Large-scale international hacks are occurring more often than ever before, yet internet security remains lax in Vietnam. Michael Tatarski looks into the problems of securing data and what you can do to protect your information. Photo by Vinh Dao.
In McAfee Labs’ November 2014 Threats Report, Senior Vice President Vincent Weafer claimed that 2014 would be remembered as ‘the Year of Shaken Trust’. This comes as no surprise after a string of unprecedented hacks left almost everyone who uses a digital device vulnerable. The two most prominent attacks were the massive release of confidential information from servers at Sony Pictures and the leak of hundreds of nude photos of celebrities from their personal iCloud accounts.
However, countless smaller-scale attacks also took place, and Vietnam was repeatedly targeted. According to Tuoi Tre News, on October 13 VCCorp, which powers the websites of many local news organisations, was attacked by hackers who remain unknown. The breach shut down numerous websites for days and cost the company around USD $50,000 per day. After a controversial football match between Vietnam and Malaysia in early December, the websites of the football governing bodies of both countries were hacked and defaced.
With headlines full of reports on hacks and data breaches, one would think that internet security would be a major concern in Vietnam. However, according to Thai Duong, an information security engineer at Google’s Silicon Valley headquarters, that is not the case. Born and raised here, he saw first-hand that businesses focus more on management than the technical side of security.
“They try to push you into management because they don’t have enough people,” he says. Cultural emphasis on the importance of moving up the ladder also contributes to the lack of attention paid to security engineering. As Duong says, “If you are still an engineer five years after graduating from school, some people might consider that a failure.”
He has also found that even when businesses care about security, they don’t know how to effectively spend money on such safety measures. Most simply buy a lot of devices and programs, however these always have vulnerabilities. “You have to train the best people and invest in the universities but [corporations] don’t do that,” Duong says.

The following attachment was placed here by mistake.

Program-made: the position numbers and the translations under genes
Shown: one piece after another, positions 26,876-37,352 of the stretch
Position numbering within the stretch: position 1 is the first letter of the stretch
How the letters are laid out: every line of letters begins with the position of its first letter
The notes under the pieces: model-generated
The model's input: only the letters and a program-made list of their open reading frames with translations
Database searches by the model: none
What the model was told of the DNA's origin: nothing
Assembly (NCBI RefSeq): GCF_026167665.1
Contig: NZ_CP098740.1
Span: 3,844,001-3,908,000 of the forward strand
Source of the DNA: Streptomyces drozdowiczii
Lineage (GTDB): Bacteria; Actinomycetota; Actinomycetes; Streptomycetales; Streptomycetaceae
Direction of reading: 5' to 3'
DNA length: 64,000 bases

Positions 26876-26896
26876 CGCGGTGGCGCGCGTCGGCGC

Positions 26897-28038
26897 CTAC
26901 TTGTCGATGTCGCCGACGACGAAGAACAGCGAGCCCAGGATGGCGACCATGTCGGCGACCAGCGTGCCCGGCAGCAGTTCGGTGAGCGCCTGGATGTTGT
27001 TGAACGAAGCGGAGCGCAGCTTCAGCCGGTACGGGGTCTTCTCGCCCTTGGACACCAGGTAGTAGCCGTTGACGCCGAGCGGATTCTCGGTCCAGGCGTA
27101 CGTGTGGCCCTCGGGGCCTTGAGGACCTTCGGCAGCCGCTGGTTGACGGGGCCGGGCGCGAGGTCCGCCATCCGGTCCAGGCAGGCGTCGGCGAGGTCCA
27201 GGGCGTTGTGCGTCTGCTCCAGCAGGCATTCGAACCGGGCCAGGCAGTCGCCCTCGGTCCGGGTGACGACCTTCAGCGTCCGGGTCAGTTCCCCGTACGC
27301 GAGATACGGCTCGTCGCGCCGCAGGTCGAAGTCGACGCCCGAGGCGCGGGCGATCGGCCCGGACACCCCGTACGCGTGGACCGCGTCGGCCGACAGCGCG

Duong is working to change this. His biggest attempt so far is TetCon, an annual security conference that is the only one of its kind in Vietnam.
“I want to build a community here with two goals: to bring some of the experience that Western security experts have to business owners who have money and want to do it the right way,“ says Duong, “And the second, bigger goal is to…be a bridge between the good engineers here and Google, Yahoo and Microsoft.”
Glenn Pritchard, a Certified Information Systems Security professional with Cisco Systems, has been working on security in Vietnam for about three years. He agrees that businesses and individuals need to step up their security precautions when it comes to data. The country is known internationally for being weak on protection, leaving it open to numerous threats.
For example, Pritchard says, “The Chinese are notorious for using Vietnam to bounce their attacks to other locations to hide the origin because it is generally perceived as being behind the times with computer security in general.” His two biggest concerns involve technology that many expats can’t live without: smartphones and pirated software.
Mobile programming grows exponentially every year and malicious software that can attack these programs is spreading just as quickly. For example, if your phone is hacked, your keystrokes can be logged or your phone may make cold calls in the middle of the night that rack up an enormous bill.
The most secure computer is shut off and locked in a safe, but that’s just not practical.
However Pritchard does have tips to avoid such attacks. “Do not jailbreak your iPhone,” he says. “This bypasses a lot of Apple’s built-in security. You can run a lot of cool apps but you can also accidentally download a lot of bad stuff.” For those with a different mobile operating system, “only download things that are from the official Google Play store,” he suggests.
Pritchard is particularly worried about expat kids, many of whom have the latest mobile devices. “They have the smartphones, but they haven’t really been briefed on the risks,” he says.
There are plenty of threats associated with using laptop and desktop computers as well. According to Pritchard, it is estimated that 40 percent of all desktops in Vietnam are infected with some sort of malicious software, largely thanks to the fact that so many pirated programs are in use. One way to reduce the chance of getting hit with malware is to avoid using unlicensed software. Pritchard also advises against downloading movies and TV shows through torrents, something of which your correspondent is guilty.
To be sure, the threat of malicious software isn’t going away and it’s something everyone should be worried about. However, as Duong says, “You can’t ask people to care about security…until they lose something.”
It remains to be seen whether internet security in Vietnam will improve in the near future but there are steps to take to protect yourself, even while actively using your devices.
“The most secure computer is shut off and locked in a safe,” Pritchard shares, “but that’s just not practical.”